Title:

Extremal and structural problems of graphs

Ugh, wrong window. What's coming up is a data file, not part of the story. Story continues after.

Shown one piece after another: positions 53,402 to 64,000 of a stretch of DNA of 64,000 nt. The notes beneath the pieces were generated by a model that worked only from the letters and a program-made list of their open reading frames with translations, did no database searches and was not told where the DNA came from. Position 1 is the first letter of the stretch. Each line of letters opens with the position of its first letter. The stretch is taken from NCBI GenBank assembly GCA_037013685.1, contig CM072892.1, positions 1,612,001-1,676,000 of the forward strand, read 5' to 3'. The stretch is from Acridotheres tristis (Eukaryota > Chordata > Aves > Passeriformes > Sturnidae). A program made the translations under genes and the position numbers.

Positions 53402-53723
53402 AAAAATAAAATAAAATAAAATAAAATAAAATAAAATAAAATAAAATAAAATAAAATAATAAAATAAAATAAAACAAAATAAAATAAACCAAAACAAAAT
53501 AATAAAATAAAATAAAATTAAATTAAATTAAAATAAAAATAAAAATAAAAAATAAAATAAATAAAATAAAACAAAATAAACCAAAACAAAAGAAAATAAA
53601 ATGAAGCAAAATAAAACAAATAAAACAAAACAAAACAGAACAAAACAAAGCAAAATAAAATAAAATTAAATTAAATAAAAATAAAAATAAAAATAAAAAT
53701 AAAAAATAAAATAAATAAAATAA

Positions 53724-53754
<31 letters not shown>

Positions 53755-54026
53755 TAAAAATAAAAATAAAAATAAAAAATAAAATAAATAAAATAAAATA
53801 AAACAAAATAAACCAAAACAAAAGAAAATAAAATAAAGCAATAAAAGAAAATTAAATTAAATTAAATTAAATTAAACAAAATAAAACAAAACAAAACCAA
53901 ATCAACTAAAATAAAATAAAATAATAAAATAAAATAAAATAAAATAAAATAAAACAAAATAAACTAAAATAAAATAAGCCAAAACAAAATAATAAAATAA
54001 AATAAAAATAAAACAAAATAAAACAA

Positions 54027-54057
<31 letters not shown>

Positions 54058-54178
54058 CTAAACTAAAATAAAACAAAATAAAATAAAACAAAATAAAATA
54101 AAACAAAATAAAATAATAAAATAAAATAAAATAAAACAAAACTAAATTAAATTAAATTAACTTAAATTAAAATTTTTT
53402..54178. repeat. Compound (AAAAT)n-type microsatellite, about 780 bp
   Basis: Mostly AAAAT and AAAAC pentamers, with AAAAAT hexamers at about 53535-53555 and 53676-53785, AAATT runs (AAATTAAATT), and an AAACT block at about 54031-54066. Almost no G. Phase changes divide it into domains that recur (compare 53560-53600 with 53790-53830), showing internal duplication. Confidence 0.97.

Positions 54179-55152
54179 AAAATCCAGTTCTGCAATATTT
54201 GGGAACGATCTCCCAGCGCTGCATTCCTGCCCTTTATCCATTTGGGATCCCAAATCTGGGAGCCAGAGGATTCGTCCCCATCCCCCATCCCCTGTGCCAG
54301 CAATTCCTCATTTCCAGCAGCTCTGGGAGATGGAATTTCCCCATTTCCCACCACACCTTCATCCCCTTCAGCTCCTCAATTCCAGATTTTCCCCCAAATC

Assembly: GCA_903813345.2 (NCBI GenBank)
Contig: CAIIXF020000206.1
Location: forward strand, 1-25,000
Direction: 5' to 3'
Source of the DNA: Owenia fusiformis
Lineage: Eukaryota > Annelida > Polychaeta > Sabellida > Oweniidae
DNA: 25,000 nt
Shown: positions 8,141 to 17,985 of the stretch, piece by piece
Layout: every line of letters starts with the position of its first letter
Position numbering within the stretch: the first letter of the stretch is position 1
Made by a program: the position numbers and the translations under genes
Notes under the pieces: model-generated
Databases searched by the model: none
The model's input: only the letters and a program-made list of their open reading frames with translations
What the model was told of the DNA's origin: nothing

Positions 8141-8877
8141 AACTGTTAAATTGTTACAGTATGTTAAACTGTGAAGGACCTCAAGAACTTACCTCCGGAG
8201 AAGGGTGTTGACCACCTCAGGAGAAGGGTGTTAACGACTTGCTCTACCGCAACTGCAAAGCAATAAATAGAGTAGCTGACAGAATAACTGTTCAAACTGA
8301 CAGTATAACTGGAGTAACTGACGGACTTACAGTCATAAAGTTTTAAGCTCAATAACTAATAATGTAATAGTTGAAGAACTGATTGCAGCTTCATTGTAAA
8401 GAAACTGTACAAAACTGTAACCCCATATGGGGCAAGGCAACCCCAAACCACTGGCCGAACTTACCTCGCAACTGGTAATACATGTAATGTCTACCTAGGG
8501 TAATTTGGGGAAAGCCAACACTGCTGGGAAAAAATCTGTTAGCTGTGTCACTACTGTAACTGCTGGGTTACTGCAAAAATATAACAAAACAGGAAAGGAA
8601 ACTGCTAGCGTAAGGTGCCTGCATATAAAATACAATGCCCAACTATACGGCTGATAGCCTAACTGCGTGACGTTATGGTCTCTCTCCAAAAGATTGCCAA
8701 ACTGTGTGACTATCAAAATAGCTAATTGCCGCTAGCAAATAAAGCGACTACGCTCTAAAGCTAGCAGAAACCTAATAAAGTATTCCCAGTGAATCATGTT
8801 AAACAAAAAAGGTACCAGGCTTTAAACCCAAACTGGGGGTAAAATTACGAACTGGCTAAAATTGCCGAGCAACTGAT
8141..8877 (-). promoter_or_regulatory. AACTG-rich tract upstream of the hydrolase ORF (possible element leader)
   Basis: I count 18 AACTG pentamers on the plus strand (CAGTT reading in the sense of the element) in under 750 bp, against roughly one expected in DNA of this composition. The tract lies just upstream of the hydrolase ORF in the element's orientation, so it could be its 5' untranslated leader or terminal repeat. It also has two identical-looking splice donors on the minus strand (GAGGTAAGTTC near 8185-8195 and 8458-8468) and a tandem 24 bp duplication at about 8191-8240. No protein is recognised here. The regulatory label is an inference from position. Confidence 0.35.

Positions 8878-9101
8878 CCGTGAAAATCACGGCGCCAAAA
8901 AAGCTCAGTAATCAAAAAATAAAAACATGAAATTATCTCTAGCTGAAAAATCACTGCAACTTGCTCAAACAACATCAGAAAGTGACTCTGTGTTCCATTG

In this dissertation, we are interested in studying several parameters of graphs and understanding their extreme values. We begin in Chapter~$2$ with a question on edge colouring. When can a partial proper edge colouring of a graph of maximum degree $\Delta$ be extended to a proper colouring of the entire graph using an `optimal' set of colours? Albertson and Moore conjectured this is always possible provided no two precoloured edges are within distance $2$. The main result of Chapter~$2$ comes close to proving this conjecture. Moreover, in Chapter~$3$, we completely answer the previous question for the class of planar graphs. Next, in Chapter~$4$, we investigate some Ramsey theoretical problems. We determine exactly what minimum degree a graph $G$ must have to guarantee that, for any twocolouring of $E(G)$, we can partition $V(G)$ into two parts where each part induces a connected monochromatic subgraph. This completely resolves a conjecture of Bal and Debiasio. We also prove a `covering' version of this result. Finally, we study another variant of these problems which deals with coverings of a graph by monochromatic components of distinct colours. The following saturation problem proposed by Barrus, Ferrara, Vandenbussche, and Wenger is considered in Chapter~$5$. Given a graph $H$ and a set of colours $\{1,2,\ldots,t\}$ (for some integer $t\geq E(H)$), we define $sat_{t}(n, R(H))$ to be the minimum number of $t$coloured edges in a graph on $n$ vertices which does not contain a rainbow copy of $H$ but the addition of any nonedge in any colour from $\{1,2,\ldots,t\}$ creates such a copy. We prove several results concerning these extremal numbers. In particular, we determine the correct order of $sat_{t}(n, R(H))$, as a function of $n$, for every connected graph $H$ of minimum degree greater than $1$ and for every integer $t\geq e(H)$. In Chapter~$6$, we consider the following question: under what conditions does a Hamiltonian graph on $n$ vertices possess a second cycle of length at least $no(n)$? We prove that the `weak' assumption of a minimum degree greater or equal to $3$ guarantees the existence of such a long cycle. We solve two problems related to majority colouring in Chapter~$7$. This topic was recently studied by Kreutzer, Oum, Seymour, van der Zypen and Wood. They raised the problem of determining, for a natural number $k$, the smallest positive integer $m = m(k)$ such that every digraph can be coloured with $m$ colours, where each vertex has the same colour as at most a proportion of $\frac{1}{k}$ of its outneighbours. Our main theorem states that $m(k) \in \{2k1, 2k\}$. We study the following problem, raised by Caro and Yuster, in Chapter~$8$. Does every graph $G$ contain a `large' induced subgraph $H$ which has $k$ vertices of degree exactly $\Delta(H)$? We answer in the affirmative an approximate version of this question. Indeed, we prove that, for every $k$, there exists $g(k)$ such that any $n$ vertex graph $G$ with maximum degree $\Delta$ contains an induced subgraph $H$ with at least $ng(k)\sqrt{\Delta}$ vertices such that $V(H)$ contains at least $k$ vertices of the same degree $d \ge \Delta(H)g(k)$. This result is sharp up to the order of $g(k)$. %Subsequently, we investigate a concept called $\textit{pathpairability}$. A graph is said to be pathpairable if for any pairing of its vertices there exist a collection of edgedisjoint paths routing the the vertices of each pair. A question we are concerned here asks whether every planar path pairable graph on $n$ vertices must possess a vertex of degree linear in $n$. Indeed, we answer this question in the affirmative. We also sketch a proof resolving an analogous question for graphs embeddable on surfaces of bounded genus. Finally, in Chapter~$9$, we move on to examine $k$linked tournaments. A tournament $T$ is said to be $k$linked if for any two disjoint sets of vertices $\{x_1,\ldots ,x_k\}$ and $\{y_1,\dots,y_k\}$ there are directed vertex disjoint paths $P_1,\dots, P_k$ such that $P_i$ joins $x_i$ to $y_i$ for $i = 1,\ldots, k$. We prove that any $4k$ stronglyconnected tournament with sufficiently large minimum outdegree is $k$linked. This result comes close to proving a conjecture of Pokrovskiy.